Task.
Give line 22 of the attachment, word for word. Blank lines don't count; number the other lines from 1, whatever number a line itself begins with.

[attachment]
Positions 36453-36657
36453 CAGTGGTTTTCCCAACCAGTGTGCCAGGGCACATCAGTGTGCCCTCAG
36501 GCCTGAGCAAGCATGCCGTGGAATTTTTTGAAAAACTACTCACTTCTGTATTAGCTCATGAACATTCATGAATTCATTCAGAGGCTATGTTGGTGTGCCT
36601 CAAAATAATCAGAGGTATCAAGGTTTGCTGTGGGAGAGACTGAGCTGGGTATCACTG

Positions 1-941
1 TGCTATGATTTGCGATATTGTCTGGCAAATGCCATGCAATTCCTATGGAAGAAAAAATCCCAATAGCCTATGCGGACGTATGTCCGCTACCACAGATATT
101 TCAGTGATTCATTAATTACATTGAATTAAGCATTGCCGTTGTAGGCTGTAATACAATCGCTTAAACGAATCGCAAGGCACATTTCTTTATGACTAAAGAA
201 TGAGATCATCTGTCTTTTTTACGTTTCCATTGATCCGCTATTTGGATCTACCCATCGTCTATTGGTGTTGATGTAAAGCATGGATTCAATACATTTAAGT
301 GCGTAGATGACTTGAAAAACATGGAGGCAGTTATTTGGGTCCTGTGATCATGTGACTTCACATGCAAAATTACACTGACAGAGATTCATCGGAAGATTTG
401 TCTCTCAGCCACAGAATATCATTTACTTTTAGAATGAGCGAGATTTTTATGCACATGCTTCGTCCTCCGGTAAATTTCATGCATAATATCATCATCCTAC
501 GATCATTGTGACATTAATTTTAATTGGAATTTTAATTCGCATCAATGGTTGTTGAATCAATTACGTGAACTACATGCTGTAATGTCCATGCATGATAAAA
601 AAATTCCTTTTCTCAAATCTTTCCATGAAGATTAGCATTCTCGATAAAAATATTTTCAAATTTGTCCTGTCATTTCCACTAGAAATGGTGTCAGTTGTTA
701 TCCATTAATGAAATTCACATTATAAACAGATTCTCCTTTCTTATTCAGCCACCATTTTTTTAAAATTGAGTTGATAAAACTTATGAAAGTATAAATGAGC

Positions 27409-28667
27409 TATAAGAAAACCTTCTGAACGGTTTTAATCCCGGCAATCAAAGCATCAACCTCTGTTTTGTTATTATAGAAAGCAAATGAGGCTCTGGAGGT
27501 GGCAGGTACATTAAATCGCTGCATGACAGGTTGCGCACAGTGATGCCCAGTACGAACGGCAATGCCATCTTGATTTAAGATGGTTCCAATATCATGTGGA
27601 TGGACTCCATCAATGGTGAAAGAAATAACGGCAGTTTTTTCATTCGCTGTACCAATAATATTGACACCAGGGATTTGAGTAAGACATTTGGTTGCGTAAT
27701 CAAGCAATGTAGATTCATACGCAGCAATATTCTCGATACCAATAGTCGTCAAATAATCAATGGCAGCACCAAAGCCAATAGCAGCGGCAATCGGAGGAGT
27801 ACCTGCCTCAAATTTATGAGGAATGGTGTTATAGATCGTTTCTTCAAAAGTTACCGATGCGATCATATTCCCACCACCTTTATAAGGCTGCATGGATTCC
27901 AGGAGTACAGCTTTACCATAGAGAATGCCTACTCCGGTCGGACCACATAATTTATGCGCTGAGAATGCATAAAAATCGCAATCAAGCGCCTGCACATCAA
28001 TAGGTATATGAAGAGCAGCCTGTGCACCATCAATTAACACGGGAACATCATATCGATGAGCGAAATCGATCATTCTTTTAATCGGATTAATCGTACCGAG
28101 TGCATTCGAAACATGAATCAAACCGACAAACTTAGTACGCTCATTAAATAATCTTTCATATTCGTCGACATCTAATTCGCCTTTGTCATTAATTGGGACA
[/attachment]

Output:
28101 TGCATTCGAAACATGAATCAAACCGACAAACTTAGTACGCTCATTAAATAATCTTTCATATTCGTCGACATCTAATTCGCCTTTGTCATTAATTGGGACA